With thin, dark green leaves and pale blue flowers, Rosemary is a popular and attractive herb. It is an evergreen shrub, that grows up to 3-6 feet tall. Rosemary plants are members of the mint family. They grow wild in the Mediterranean region. It is a perennial in warm areas. It is susceptible to frost and therefore, is grown as an annual in many parts of the country.
Young plants can be grown like houseplants until they get big. Then, move them outside to their permanent summer home. They will look and grow well in your garden, or along the house. Try growing Rosemary in big containers on your deck.
Rosemary bushes are started from seed. The seed is hard to start. Soak Rosemary seeds in water a few hours before planting. We recommend starting indoors on propagation mats, to improve germination success. Start seed indoors six weeks before the last frost.
If you want to grow and enjoy them as houseplants, start them indoors even earlier. After they sprout, place them in a warm, sunny window. When transplanting outdoors, space plants three feet or more apart. In warm areas where there is no frost or freezes, pick a place where the plant can grow for many years.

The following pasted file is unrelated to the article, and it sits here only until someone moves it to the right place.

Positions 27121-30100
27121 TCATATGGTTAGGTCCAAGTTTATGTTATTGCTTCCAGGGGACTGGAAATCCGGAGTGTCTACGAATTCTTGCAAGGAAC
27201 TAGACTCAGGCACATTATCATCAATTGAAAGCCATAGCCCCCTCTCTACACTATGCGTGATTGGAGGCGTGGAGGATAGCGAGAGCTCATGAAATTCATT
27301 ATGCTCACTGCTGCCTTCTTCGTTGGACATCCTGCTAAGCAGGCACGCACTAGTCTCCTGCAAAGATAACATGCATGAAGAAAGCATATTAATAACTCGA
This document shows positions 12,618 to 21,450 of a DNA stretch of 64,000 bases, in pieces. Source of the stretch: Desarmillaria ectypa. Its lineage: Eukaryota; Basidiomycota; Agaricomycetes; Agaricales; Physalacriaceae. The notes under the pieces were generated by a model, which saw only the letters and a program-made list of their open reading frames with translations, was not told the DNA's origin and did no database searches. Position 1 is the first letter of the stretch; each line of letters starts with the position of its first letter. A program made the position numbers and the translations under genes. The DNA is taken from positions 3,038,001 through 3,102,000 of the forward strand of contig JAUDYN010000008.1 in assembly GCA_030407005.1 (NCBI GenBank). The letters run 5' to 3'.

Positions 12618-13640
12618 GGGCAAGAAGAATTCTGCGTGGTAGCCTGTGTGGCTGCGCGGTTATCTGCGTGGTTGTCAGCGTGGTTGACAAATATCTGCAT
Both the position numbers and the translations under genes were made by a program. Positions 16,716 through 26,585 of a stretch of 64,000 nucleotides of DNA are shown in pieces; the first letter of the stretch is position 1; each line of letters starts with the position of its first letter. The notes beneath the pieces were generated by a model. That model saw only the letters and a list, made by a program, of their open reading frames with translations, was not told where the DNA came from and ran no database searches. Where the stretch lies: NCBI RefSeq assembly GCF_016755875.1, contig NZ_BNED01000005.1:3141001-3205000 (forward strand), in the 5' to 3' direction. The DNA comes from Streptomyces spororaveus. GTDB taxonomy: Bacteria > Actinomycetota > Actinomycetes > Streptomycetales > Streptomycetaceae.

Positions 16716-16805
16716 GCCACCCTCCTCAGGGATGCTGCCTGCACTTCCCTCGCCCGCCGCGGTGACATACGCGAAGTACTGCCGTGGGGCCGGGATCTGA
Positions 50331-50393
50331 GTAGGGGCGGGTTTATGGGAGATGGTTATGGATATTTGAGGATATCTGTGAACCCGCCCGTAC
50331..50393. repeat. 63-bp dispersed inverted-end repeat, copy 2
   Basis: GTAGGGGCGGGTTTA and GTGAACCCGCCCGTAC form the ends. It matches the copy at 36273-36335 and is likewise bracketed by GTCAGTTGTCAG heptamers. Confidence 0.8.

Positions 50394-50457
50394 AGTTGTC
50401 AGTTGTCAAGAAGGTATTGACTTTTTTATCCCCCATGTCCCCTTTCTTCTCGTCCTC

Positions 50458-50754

Days to germination: 15-25
Plant height: 24-72 inches tall.
How to Grow Rosemary Shrubs:
Growing Rosemary plants is very easy. They prefer full sun to partial shade. They will do well in almost any soil. They tolerate dry soil conditions and drought. They should not require water during droughts, but add water if they appear to wilt. They usually do not require fertilizer, except for container grown plants.
Once your Rosemary shrub reaches a couple of feet, don’t hesitate to bring out the shears and shape it. Be creative if you dare!
Harvest leaves and use fresh, as needed, in the summer. As autumn arrives, harvest leaves in the morning, when the oils are at their peak. Spread leaves out to dry in a cool, well ventilated area. Or, pick and freeze immediately.
If you are growing Rosemary in containers, you can over-winter plants in a greenhouse in some areas.
Main Cooking Uses:
The leaves are used fresh, dried, or frozen in many recipes. It commonly is used on meats (beef, chicken, ribs), stews, sauces, and soups. Brew some fresh Rosemary in tea, adding a few fresh or dried leaves.
This herb has been used to treat both stomach aches and headaches. It can help to ease gastro-esophageal reflux disease. It is also believed to aid in memory retention.
The oil of Rosemary is used in perfumes and cosmetics. It has also been used as a moth repellent.